Because of the thermal expansion and contraction of kiln shell 2, which results in an axial movement of flange 34 and the rotating seal ring 38, which can be as much as five inches, the axially movable assembly 40 (comprising parts 41 through 49) must also be capable of moving such a distance to maintain sealing contact between seal rings 38, 44 and between wiper 46 and flange 34. In order to exclude air from kiln 2 and prevent process gas escaping therefrom while the assembly 40 is moving axially to maintain the seals at 38, 44 and 46, 34, still another seal is provided between the assembly 40 and hood 6 to complete an enclosure about the space 43. Such a seal is provided by a thin flexible collapsible diaphragm 50 having a shape of a frustum of a cone, and preferably made of segments of stainless steel foil backed by a cloth woven of asbestos fibers. Such a diaphragm 50 is shown as being connected in sealing relation between hood 6 and the assembly 40 in a manner that will now be described.
To provide for the aforesaid utilization of such a diaphragm 50, an annular flange 49 may be coaxially connected to the end of cylinder 41 facing hood 6, with the flange 49 projecting both radially outward and radially inward of cylinder 41. The end of the diaphragm 50 having the smaller diameter may be sealed by any suitable means to a radially outer portion of the annular flange 49. The end of the diaphragm 50 having the larger diameter may be sealed to a short cylinder 52 connected to an annular bracket 53 attached to hood 6 concentrically about the hood clearance space 32. Thus a complete enclosure is provided around the annular clearance 32, which comprises the following parts connected in series from hood 6 to kiln 2: the bracket 53; cylinder 52; diaphragm 50; flange 49; the assembly 40 (parts 41-49) and the flange 34 with the attached seal ring 38. When kiln 2 expands as it is heated, the kiln moves flange 34 and seal ring 38 to push the assembly 40 toward hood 6 to fold and collapse diaphragm 50 to a position and configuration as shown in FIG. 2 with broken lines.
In a preferred embodiment of the apparatus, means are provided to shield the flexible diaphragm 50 from high temperature kiln process gases. Kiln process gases passing through clearance 32 and into the space between cylinder 41 and shroud 27, may be over 2,000° Fahrenheit and prolonged exposure of diaphragm 50 to such high temperature gases is undesirable in order to ensure a long useful life for the thin flexible diaphragm. To provide such protection, a stationary cylinder 56 concentric to kiln 2 is connected to hood 6 to project axially, at least in part, into the annular space 43 between the shroud 27 and axially movable cylinder 41. The cylinder 56 may be connected to hood 6 by welding cylinder 56 to bracket 53. A flexible annular wiper 57 is connected to the flange 49 and projects inwardly into engagement with the outer periphery of the stationary cylinder 56 to provide a wiping seal therebetween as wiper 57 is carried by the assembly 40, upon thermal expansion of the kiln 2, from the position shown in solid lines to the position shown in broken lines. The cylinder 56 and wiper 57, along with parts 49 through 53, define a second annular purge chamber 58. To purge chamber 58, a gas inlet pipe 59 communicates therewith through an opening in cylinder 52. A relatively cool pressurized gas is admitted through pipe 59 into chamber 58 to resist leakage between cylinder 56 and wiper 57 and to cool diaphragm 50 below temperature it may reach as a result of heat conducted thereto via the connection with the assembly 40 which is directly exposed to high temperature process gas enclosed therein. Since the flexible diaphragm 50 provides a seal between the hood 6 and cylinder 41 that is very effective to prevent leakage of process gas from the kiln 2 to the surrounding atmosphere, this means readily available process gas from kiln 2, cooled to below kiln operating temperature, may be admitted to chamber 58 for the purposes described.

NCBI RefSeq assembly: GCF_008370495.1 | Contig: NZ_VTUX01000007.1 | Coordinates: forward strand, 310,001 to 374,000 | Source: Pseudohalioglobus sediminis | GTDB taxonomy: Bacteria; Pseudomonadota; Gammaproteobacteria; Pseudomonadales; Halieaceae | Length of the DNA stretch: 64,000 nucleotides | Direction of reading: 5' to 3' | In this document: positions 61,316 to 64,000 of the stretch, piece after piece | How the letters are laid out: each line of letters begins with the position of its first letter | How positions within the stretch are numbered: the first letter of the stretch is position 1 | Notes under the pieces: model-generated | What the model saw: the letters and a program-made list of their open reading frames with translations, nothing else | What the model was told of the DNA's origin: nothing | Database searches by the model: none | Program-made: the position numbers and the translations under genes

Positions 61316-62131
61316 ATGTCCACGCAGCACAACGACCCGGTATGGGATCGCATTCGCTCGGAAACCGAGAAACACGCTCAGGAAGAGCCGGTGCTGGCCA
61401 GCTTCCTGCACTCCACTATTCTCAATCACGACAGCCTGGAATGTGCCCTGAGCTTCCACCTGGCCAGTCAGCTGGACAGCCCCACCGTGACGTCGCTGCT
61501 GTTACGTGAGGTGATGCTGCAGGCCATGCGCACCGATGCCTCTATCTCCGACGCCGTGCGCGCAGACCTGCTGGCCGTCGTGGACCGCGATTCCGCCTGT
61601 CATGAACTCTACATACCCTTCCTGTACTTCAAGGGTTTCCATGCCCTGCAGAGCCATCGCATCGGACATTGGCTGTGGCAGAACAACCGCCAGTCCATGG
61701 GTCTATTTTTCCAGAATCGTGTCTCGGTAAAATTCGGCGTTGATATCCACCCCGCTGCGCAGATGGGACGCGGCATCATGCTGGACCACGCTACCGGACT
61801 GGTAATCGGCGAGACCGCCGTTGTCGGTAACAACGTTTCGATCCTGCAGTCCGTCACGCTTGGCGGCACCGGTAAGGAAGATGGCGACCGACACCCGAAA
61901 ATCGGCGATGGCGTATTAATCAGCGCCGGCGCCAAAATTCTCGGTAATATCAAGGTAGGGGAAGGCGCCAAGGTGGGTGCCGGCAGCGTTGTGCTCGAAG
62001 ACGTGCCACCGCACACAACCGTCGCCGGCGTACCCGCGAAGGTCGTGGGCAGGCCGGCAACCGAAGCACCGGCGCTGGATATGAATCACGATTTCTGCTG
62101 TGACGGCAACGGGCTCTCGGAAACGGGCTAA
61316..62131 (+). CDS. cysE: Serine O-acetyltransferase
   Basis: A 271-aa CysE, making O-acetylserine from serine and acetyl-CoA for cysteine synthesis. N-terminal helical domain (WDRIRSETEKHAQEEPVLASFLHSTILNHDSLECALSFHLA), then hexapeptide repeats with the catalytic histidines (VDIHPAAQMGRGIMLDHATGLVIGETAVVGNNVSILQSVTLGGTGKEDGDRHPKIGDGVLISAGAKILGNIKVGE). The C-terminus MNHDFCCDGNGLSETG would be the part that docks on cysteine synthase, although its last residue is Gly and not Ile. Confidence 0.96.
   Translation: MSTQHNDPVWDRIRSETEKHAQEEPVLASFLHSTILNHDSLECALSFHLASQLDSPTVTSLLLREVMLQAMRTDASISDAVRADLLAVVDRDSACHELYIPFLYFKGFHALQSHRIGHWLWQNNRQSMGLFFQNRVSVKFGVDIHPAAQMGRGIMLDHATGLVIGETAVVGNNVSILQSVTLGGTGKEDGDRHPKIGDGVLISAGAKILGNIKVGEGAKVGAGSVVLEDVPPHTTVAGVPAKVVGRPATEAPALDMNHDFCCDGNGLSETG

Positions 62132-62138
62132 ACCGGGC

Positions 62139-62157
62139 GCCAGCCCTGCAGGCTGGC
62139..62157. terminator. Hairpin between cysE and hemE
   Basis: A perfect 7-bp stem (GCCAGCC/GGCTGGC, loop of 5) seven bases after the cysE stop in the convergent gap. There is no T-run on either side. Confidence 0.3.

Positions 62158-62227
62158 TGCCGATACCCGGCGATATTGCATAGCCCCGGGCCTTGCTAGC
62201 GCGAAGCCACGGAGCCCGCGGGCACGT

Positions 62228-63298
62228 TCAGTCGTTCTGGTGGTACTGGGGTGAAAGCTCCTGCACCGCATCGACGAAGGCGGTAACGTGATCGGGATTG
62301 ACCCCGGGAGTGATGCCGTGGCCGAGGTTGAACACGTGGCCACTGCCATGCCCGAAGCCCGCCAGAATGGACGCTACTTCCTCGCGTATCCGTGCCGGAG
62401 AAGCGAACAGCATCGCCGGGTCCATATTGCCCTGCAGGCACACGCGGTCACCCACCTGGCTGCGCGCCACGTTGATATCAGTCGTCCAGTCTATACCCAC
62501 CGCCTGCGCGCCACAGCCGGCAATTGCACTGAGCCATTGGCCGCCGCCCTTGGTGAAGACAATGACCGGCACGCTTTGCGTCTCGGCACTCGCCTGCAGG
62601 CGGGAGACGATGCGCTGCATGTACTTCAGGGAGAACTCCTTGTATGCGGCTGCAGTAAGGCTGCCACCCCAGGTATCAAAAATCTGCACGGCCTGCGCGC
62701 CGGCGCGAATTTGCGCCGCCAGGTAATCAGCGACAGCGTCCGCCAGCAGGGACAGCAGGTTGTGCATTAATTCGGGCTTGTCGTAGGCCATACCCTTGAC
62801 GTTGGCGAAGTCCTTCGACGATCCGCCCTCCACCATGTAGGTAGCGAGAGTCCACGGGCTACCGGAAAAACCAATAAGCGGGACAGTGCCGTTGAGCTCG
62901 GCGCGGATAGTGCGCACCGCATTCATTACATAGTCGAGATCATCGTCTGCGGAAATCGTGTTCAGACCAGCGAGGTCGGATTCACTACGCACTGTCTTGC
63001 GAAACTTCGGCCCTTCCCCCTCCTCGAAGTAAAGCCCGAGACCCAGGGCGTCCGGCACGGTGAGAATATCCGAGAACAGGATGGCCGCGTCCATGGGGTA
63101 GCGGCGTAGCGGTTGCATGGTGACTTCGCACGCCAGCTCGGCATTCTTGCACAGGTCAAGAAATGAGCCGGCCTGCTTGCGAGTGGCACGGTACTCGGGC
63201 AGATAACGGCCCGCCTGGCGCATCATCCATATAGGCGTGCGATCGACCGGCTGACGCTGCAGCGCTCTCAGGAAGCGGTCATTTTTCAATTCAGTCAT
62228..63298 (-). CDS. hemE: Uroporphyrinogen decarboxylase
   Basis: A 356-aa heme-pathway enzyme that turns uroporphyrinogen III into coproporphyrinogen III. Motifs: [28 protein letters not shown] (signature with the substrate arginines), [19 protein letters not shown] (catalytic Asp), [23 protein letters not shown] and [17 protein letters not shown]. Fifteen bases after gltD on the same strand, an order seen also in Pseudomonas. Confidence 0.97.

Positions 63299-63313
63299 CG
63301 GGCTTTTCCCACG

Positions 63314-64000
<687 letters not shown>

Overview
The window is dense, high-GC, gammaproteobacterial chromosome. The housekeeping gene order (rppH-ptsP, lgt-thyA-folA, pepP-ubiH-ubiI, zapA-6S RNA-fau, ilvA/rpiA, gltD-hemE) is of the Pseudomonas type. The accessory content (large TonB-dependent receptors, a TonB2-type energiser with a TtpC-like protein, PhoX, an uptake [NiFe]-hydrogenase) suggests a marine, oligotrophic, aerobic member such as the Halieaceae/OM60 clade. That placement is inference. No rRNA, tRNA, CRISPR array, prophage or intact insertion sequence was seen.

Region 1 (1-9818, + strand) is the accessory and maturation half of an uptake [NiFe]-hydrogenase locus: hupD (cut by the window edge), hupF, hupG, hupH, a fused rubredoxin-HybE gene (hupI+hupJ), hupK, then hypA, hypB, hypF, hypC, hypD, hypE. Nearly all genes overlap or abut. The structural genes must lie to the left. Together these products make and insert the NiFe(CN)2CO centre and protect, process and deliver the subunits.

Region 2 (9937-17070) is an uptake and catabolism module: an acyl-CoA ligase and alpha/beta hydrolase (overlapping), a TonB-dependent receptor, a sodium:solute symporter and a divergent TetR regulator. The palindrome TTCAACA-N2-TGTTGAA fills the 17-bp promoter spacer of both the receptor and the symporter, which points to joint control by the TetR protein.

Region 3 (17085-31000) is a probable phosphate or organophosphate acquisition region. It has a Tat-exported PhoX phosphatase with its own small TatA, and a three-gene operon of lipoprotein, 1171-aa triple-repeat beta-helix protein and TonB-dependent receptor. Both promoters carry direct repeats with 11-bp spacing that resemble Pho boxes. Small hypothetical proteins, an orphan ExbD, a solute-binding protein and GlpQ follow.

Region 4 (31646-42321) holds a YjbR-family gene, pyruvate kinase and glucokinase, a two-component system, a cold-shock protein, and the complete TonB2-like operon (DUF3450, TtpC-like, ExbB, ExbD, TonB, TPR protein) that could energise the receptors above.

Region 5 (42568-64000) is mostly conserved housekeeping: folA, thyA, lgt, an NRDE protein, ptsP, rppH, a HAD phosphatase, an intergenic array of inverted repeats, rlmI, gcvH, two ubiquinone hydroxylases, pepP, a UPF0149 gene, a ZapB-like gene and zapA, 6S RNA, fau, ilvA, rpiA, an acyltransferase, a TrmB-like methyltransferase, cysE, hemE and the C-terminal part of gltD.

With reference to FIG. 1, support means will now be described which carry the assembly 40 to accommodate the movement thereof which has been described. Such description will be followed by a description of means for biasing the assembly 40 to move on the support means toward and into sealing engagement at 44, 38 and 46, 34.
The support means comprise a pair of identical assemblies 60, one of which can be seen in FIG. 1 with another being hidden from view on the opposite side of the kiln. Each support assembly 60 comprises a pair of brackets 61, 62 which are respectively rigidly connected to the flanges 42 and 49 which are part of the axially movable assembly 40. The two brackets 61, 62 support a track 63 which rides on a pair of rollers 64. The rollers 64 are in turn supported by bearing brackets 65 mounted on a beam 66 which is suitably supported by the stationary structures 67, 68. Thus as the axially movable assembly 40 moves back or forth in response to thermal expansion or contraction of the rotary kiln shell 2, assembly 40 is supported and guided for movement by the cooperation between the track 63 and the roller 64. The support assembly 60 is positioned to guide the axially movable assembly 40 along an inclined path having substantially the same angle of inclination relative to the horizontal plane as the central axis x--x' of kiln shell 2.